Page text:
Doing the Next Right Thing
“Life is about doing the next right thing.” As a player on two national title teams at the University of Alabama, Dre Kirkpatrick heard this statement more than once from his football coach, Nick Saban. “You don’t focus on winning the game or the title, you focus on winning the moment. You do the next right thing. Success will take care of itself,” remembers Kirkpatrick.
For D’Andre LaJuan “Dre” Kirkpatrick, doing the right thing extends far beyond the football field. A Gadsden, Ala. native, Kirkpatrick recently treated a group of local children to a back to school shopping spree. Giving back is so important to Kirkpatrick, he made underprivileged children the focus of his charity, Dre Kirkpatrick’s 21 Kids Foundation.
Before the start of football season, Kirkpatrick came home to Gadsden and personally took the group of children shopping for school clothes and shoes. He gave each child a $250 allowance. For Kirkpatrick, who grew up in the Oakleigh neighborhood, giving back is a message of hope. “I always wanted to give back because that’s what my dad always preached to me. My Foundation’s purpose is giving kids another outlook on life. Letting them know school is cool. Getting an education is the thing to do. I want to be the face of the youth and let them know there’s a way out,” says Kirkpatrick.
The Oakleigh neighborhood, which he calls “The Oak,” plays a role in his tale of childhood adversity. On a tour with visiting reporters from Cincinnati, where he now plays football for the Cincinnati Bengals, he pointed out numerous drug houses on his street and the house next to his where children were gunned down in a drive by shooting. “The Oak” inspired him to work harder and it inspires him to bring a positive message to children in similar situations.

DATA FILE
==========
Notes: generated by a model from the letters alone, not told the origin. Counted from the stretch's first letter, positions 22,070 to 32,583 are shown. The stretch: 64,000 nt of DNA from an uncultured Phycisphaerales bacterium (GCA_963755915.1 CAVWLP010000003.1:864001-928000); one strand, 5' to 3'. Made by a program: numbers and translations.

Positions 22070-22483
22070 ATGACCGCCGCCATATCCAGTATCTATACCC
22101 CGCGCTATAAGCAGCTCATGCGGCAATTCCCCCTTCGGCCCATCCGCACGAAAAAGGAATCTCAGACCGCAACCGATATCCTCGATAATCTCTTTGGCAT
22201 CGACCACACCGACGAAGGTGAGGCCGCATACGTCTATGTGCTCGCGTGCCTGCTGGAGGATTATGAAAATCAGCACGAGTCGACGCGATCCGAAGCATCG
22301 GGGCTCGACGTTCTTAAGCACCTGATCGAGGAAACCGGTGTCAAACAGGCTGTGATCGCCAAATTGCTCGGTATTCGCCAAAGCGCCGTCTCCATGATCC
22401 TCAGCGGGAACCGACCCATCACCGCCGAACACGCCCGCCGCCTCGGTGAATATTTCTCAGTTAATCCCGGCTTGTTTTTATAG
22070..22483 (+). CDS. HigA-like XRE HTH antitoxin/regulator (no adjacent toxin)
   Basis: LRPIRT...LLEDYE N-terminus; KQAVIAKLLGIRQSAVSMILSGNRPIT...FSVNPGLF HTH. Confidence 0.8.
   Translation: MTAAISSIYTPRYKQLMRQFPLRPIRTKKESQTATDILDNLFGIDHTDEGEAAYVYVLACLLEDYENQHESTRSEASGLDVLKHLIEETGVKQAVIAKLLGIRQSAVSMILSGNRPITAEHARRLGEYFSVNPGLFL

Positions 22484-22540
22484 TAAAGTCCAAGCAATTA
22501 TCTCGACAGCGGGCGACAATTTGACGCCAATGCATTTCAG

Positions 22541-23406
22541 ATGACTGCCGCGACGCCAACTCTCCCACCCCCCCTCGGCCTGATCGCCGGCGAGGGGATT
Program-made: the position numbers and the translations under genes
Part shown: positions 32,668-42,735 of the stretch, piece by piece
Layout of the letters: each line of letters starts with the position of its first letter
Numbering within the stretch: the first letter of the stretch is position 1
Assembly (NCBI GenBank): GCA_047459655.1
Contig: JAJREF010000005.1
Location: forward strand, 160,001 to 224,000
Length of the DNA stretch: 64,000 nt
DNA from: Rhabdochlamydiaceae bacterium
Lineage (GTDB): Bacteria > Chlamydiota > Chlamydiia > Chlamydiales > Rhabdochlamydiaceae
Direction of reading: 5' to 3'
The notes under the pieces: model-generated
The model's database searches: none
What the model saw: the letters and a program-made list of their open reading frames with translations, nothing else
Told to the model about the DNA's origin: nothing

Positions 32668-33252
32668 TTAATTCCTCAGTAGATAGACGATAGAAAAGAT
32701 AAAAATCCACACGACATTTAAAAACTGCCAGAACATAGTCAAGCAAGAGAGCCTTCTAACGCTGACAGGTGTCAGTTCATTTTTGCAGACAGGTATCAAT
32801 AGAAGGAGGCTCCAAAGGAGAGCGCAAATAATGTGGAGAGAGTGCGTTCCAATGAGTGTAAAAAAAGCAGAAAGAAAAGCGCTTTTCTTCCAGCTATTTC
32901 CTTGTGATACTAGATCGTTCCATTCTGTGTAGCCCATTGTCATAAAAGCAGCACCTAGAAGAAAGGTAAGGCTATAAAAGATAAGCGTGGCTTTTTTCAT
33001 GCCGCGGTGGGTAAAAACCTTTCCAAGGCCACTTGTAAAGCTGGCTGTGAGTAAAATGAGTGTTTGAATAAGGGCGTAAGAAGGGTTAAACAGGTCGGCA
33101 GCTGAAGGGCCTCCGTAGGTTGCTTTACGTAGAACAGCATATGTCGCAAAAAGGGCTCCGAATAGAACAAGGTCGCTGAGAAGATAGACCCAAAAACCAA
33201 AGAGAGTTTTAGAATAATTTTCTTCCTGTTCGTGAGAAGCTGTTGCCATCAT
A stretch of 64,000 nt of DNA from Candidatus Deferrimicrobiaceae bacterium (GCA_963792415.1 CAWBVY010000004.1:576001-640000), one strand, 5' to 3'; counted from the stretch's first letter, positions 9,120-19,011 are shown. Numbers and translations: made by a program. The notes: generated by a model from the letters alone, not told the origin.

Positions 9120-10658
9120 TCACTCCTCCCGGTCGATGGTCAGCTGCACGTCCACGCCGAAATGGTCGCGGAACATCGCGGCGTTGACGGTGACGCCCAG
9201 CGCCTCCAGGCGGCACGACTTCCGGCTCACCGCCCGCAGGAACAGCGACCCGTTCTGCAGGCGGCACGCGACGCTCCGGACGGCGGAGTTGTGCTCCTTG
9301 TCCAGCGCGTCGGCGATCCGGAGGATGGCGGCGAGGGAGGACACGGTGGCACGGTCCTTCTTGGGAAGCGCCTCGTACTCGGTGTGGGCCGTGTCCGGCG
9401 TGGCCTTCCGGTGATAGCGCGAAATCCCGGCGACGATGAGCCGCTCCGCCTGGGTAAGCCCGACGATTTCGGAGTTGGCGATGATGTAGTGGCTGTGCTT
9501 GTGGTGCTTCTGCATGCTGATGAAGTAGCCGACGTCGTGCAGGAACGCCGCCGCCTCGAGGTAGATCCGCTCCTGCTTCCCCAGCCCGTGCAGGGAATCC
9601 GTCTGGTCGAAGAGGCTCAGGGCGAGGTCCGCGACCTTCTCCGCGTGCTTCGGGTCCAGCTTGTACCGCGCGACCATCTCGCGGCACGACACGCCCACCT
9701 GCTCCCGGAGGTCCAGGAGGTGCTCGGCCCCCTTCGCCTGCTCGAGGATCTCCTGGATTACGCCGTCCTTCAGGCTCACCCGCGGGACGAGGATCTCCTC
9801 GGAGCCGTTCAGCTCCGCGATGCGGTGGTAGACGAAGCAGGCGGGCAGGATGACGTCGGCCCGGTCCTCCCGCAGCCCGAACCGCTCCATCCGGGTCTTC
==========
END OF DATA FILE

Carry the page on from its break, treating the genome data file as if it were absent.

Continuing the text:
Dre Kirkpatrick’s childhood had some positives too. His father is a local pastor who instilled a sense of faith in him from a young age and his mother gave him a strong work ethic as well. Today, his father serves as an advisor for his charity and still preaches every Sunday. “At a very young age I was taught the importance of having faith and that became very important to me,” says Kirkpatrick. “I understand that man gives the award, but God gives the reward.”
Kirkpatrick has earned a lot of awards. Coming out of high school, he was ranked a five-star recruit and The Sporting News recently placed him on a list of best high school players of all time. In college, he played for two BCS championships and was named an All American in three different ranking services. He left Alabama after his junior season and was drafted in the first round by the Cincinnati Bengals in the 2012 NFL draft.
Success is more than football, however. Kirkpatrick has arranged charity basketball games in Cincinnati and speaks at schools when he can but, he says, he rarely talks to students about football. “Education is just as important as the game. I can’t stress that enough,” he says. “There’s a quote out there that says, ‘Where the mind goes, the body will follow.’ You also have to be willing to listen and remain teachable. There is something to be learned every day.” Kirkpatrick says the lesson applies to himself as well. As a father, he has a 12-year-old son and a daughter due later this year, he stresses the importance of a willingness to learn. “Personally, I’m learning new things every day, so I’m constantly working on myself, to be better at all things,” he says. “Being a better father, a better son, a better athlete, a better person, just a better human being.”
— Terry Schrimscher
Photos Courtesy Dre Kirkpatrick’s 21 Kids Foundation, Associated Press